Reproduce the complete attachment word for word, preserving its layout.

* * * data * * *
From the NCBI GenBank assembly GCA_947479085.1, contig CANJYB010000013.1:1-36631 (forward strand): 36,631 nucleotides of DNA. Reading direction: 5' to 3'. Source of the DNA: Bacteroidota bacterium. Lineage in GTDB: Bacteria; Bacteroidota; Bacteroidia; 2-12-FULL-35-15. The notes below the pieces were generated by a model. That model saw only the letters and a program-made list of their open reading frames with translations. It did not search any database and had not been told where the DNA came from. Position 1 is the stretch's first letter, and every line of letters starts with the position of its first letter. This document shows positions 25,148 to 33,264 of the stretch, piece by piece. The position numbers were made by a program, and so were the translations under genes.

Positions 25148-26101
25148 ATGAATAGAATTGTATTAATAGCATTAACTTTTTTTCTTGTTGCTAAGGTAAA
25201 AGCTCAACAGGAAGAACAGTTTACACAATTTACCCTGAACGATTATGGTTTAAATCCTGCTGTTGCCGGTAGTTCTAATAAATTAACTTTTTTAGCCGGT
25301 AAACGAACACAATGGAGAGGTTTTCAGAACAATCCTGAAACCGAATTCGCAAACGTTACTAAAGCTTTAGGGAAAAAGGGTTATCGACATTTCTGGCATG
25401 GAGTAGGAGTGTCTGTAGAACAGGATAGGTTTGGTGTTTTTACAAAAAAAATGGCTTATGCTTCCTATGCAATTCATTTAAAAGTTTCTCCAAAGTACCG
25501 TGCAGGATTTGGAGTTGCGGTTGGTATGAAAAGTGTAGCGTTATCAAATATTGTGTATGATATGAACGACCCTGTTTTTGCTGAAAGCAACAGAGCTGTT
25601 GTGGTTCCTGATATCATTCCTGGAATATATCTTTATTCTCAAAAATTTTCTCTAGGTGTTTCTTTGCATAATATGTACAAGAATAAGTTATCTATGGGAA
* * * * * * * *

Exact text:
From the NCBI GenBank assembly GCA_947479085.1, contig CANJYB010000013.1:1-36631 (forward strand): 36,631 nucleotides of DNA. Reading direction: 5' to 3'. Source of the DNA: Bacteroidota bacterium. Lineage in GTDB: Bacteria; Bacteroidota; Bacteroidia; 2-12-FULL-35-15. The notes below the pieces were generated by a model. That model saw only the letters and a program-made list of their open reading frames with translations. It did not search any database and had not been told where the DNA came from. Position 1 is the stretch's first letter, and every line of letters starts with the position of its first letter. This document shows positions 25,148 to 33,264 of the stretch, piece by piece. The position numbers were made by a program, and so were the translations under genes.

Positions 25148-26101
25148 ATGAATAGAATTGTATTAATAGCATTAACTTTTTTTCTTGTTGCTAAGGTAAA
25201 AGCTCAACAGGAAGAACAGTTTACACAATTTACCCTGAACGATTATGGTTTAAATCCTGCTGTTGCCGGTAGTTCTAATAAATTAACTTTTTTAGCCGGT
25301 AAACGAACACAATGGAGAGGTTTTCAGAACAATCCTGAAACCGAATTCGCAAACGTTACTAAAGCTTTAGGGAAAAAGGGTTATCGACATTTCTGGCATG
25401 GAGTAGGAGTGTCTGTAGAACAGGATAGGTTTGGTGTTTTTACAAAAAAAATGGCTTATGCTTCCTATGCAATTCATTTAAAAGTTTCTCCAAAGTACCG
25501 TGCAGGATTTGGAGTTGCGGTTGGTATGAAAAGTGTAGCGTTATCAAATATTGTGTATGATATGAACGACCCTGTTTTTGCTGAAAGCAACAGAGCTGTT
25601 GTGGTTCCTGATATCATTCCTGGAATATATCTTTATTCTCAAAAATTTTCTCTAGGTGTTTCTTTGCATAATATGTACAAGAATAAGTTATCTATGGGAA